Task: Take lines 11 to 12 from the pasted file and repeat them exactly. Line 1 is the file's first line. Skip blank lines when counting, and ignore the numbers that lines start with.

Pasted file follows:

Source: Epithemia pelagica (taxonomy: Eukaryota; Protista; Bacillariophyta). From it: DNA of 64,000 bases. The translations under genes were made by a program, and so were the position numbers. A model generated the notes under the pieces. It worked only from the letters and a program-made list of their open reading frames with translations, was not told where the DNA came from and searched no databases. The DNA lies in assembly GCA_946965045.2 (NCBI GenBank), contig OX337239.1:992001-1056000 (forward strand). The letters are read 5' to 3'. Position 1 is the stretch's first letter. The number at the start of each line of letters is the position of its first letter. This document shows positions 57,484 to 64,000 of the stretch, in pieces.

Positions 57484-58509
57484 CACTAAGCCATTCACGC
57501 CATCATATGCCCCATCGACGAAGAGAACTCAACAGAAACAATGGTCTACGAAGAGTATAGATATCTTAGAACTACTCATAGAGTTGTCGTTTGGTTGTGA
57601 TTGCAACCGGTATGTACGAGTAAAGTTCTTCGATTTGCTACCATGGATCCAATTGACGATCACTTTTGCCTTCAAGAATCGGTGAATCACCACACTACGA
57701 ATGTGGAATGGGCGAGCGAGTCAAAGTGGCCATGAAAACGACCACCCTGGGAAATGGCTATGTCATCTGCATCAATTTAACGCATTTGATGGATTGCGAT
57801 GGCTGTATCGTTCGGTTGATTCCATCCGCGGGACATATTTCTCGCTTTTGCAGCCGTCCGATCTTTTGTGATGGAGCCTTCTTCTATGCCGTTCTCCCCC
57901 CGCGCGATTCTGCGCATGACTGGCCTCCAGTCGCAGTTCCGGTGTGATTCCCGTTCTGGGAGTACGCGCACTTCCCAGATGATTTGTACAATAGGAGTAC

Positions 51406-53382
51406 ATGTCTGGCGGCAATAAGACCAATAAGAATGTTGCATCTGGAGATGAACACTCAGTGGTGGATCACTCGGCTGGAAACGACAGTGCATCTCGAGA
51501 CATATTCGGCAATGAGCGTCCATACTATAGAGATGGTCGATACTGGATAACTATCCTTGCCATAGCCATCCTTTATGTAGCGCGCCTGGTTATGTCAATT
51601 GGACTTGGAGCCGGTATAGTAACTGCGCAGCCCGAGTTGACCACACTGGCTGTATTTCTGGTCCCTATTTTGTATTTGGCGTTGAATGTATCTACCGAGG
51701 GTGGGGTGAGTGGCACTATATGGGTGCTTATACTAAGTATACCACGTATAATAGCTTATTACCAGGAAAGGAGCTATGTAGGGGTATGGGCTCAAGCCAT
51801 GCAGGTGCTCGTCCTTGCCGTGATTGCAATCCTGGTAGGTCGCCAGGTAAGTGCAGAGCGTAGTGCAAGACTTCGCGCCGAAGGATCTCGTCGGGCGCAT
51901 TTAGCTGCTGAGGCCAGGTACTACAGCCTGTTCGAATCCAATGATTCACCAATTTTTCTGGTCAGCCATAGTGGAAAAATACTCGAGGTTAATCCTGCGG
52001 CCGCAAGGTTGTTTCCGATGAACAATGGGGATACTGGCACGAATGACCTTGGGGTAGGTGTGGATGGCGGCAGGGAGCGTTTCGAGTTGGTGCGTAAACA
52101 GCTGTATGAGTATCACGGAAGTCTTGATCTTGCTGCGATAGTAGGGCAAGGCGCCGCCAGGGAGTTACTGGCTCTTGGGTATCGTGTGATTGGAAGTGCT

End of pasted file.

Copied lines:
51501 CATATTCGGCAATGAGCGTCCATACTATAGAGATGGTCGATACTGGATAACTATCCTTGCCATAGCCATCCTTTATGTAGCGCGCCTGGTTATGTCAATT
51601 GGACTTGGAGCCGGTATAGTAACTGCGCAGCCCGAGTTGACCACACTGGCTGTATTTCTGGTCCCTATTTTGTATTTGGCGTTGAATGTATCTACCGAGG